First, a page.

Why Is the Cost of Running for Office Exploding?

November 26, 2013 by


The original text of the opinion piece on intraelite competition that I sent to Bloomberg Opinion grew to almost twice the length when it was finally published. The two editors kept asking me to expand on some points and to provide supplementary evidence on others. Not all of this ended up in the article. One […]

How Elite Overproduction Brings Disorder

November 20, 2013 by


Today published my opinion piece in which I analyze the connection between economic inequality and political instability. It starts: Complex human societies, including our own, are fragile. They are held together by an invisible web of mutual trust and social cooperation. This web can fray easily, resulting in a wave of political instability, internal […]

Bimodal Lawyers: How Extreme Competition Breeds Extreme Inequality

November 10, 2013 by


One of the most important ideas that I am trying to inject into the debate about the consequences of growing inequality on American society is ‘elite overproduction’. I use the sociological definition of elites: it’s the small proportion of the population (typically 1-2 percent) that concentrate power in their hands. In other words, these are […]

The Tall-but-Poor ‘Anomaly’

November 5, 2013 by


In my previous blog on War Before Civilization I used the paintings by a French artist Jacques Le Moyne de Morgues. Although there was some controversy on the authenticity of his depictions of life in Southeastern North America in sixteenth century, I believe that at this point the verdict is that they are a good […]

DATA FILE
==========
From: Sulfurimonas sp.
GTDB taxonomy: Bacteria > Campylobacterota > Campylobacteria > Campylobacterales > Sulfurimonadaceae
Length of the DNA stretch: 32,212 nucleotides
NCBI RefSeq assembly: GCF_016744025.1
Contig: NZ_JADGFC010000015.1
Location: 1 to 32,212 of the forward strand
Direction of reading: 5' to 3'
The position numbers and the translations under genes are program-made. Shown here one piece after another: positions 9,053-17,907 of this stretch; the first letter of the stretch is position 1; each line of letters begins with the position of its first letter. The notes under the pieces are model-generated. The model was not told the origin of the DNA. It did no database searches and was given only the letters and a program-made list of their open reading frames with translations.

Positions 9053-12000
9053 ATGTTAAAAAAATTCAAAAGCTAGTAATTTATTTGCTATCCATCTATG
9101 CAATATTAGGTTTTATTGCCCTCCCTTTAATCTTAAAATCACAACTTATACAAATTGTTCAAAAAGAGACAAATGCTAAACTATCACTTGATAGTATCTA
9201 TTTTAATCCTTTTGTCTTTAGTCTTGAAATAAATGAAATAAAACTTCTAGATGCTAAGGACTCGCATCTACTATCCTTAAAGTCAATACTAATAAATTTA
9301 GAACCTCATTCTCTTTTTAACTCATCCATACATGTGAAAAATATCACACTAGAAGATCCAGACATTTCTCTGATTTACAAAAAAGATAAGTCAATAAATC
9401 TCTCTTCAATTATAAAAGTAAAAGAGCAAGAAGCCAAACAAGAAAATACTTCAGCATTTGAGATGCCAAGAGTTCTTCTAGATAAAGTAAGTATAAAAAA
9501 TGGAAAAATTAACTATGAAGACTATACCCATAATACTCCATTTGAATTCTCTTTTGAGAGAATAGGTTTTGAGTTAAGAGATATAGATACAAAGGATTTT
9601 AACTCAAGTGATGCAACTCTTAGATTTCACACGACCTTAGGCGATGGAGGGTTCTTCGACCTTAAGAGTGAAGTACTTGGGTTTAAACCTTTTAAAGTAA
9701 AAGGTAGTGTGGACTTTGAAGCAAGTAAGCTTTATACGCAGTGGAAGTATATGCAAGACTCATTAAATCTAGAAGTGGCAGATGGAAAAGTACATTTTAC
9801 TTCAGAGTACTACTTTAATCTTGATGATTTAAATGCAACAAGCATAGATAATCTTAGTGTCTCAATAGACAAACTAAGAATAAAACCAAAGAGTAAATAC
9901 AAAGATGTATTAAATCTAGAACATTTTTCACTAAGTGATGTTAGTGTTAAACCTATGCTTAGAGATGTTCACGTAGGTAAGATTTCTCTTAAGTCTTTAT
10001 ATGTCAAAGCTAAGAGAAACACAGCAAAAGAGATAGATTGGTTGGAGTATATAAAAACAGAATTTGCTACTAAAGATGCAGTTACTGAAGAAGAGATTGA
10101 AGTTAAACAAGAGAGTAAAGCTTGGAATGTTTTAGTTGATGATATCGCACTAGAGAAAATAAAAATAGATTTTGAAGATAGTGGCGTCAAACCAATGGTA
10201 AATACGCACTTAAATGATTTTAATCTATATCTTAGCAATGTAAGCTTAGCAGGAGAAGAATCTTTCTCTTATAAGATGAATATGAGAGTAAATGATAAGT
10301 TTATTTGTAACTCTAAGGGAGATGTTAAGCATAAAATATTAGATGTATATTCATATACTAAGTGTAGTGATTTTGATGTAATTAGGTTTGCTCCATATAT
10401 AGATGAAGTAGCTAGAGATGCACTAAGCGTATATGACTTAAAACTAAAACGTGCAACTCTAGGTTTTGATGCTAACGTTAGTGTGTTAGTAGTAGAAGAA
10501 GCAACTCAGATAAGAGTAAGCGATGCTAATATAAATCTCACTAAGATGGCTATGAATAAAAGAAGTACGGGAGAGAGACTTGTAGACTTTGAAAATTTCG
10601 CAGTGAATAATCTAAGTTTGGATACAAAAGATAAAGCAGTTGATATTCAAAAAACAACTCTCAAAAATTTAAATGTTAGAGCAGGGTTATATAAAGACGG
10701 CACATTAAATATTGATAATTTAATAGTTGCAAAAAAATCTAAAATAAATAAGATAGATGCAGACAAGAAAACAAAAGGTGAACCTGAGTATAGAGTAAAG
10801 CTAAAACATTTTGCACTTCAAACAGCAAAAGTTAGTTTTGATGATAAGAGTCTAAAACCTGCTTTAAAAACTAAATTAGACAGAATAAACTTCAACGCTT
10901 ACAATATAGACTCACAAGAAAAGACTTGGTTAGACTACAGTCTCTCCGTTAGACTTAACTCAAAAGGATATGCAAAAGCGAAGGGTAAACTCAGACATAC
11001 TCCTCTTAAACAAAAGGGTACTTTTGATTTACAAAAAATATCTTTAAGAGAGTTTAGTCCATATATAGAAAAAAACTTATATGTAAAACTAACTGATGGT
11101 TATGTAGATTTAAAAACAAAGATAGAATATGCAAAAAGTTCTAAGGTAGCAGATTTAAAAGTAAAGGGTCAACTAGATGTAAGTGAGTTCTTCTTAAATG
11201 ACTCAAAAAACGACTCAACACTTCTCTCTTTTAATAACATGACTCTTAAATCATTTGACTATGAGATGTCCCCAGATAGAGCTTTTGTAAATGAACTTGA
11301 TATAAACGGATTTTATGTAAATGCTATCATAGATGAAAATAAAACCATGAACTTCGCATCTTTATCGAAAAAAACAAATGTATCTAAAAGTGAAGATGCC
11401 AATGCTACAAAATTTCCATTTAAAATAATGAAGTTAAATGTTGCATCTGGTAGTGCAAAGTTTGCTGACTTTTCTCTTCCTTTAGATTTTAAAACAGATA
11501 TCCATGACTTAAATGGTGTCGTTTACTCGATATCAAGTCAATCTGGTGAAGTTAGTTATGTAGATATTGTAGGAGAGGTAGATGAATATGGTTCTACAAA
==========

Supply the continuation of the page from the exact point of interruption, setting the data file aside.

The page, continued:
Paradoxes of the Nordic Model II

October 23, 2013 by


(Continued from Part I) I had to get a temporary account in a Danish bank, anyway, so I decided to wait with paying the bill until I had it. Two weeks later I had the requisites and I went back to the nearest Danske Bank (DB) branch to get an account. I filled the form […]

Getting to Norway

October 12, 2013 by


I am in Oslo, attending an Evolution Institute-organized workshop led by my EI colleagues Jerry Lieberman and David Sloan Wilson. We are in Norway because this country is well known for a very high quality of life. In fact, during the last decade Norway has reliably occupied the number 1 position in the United Nations […]

Economics Meets Evolution – in a Fantastic Setting

September 16, 2013 by


Over the last two weeks I did not have any time left for blogging. First, I have moved from Connecticut to Aarhus, where I will be for the next several months. Or, at least, this is where I will be based – I already have a lot of trips planned, all over Europe. Second, I […]

More on Labor Supply (Why Real Wages Stopped Growing V)

April 21, 2013 by


The previous blog in this series showed that a simple three-factorial model can reproduce very faithfully the long-term dynamics of real wages. The model not only explains why the real wages stopped growing in the late 1970s, but also (surprisingly) the ups and downs since 1980. Furthermore, the model predicts the real wage five years […]

Putting It All Together (Why Real Wages Stopped Growing IV)

April 15, 2013 by


Previous installments in this series posed the question and examined potential components of an answer: first, long-term trend in GDP and labor demand and supply curves, next, cultural influences. It is time to put it all together and analyze quantitatively the relative contributions, if any, of the three factors. What I will do now is […]

The End of Prosperity: Why Did Real Wages Stop Growing in the 1970s?

April 4, 2013 by


Something happened in the 1970s. Take a look at this graphic: During most of the 20th century—until the 1970s—wages of American workers grew much faster than inflation. In the half-century after 1927 real wages of unskilled labor increased by a factor of 3.5, while wages of manufacturing workers, expressed in inflation-adjusted dollars, increased 4-fold. Then […]


Get every new post delivered to your Inbox.

Join 455 other followers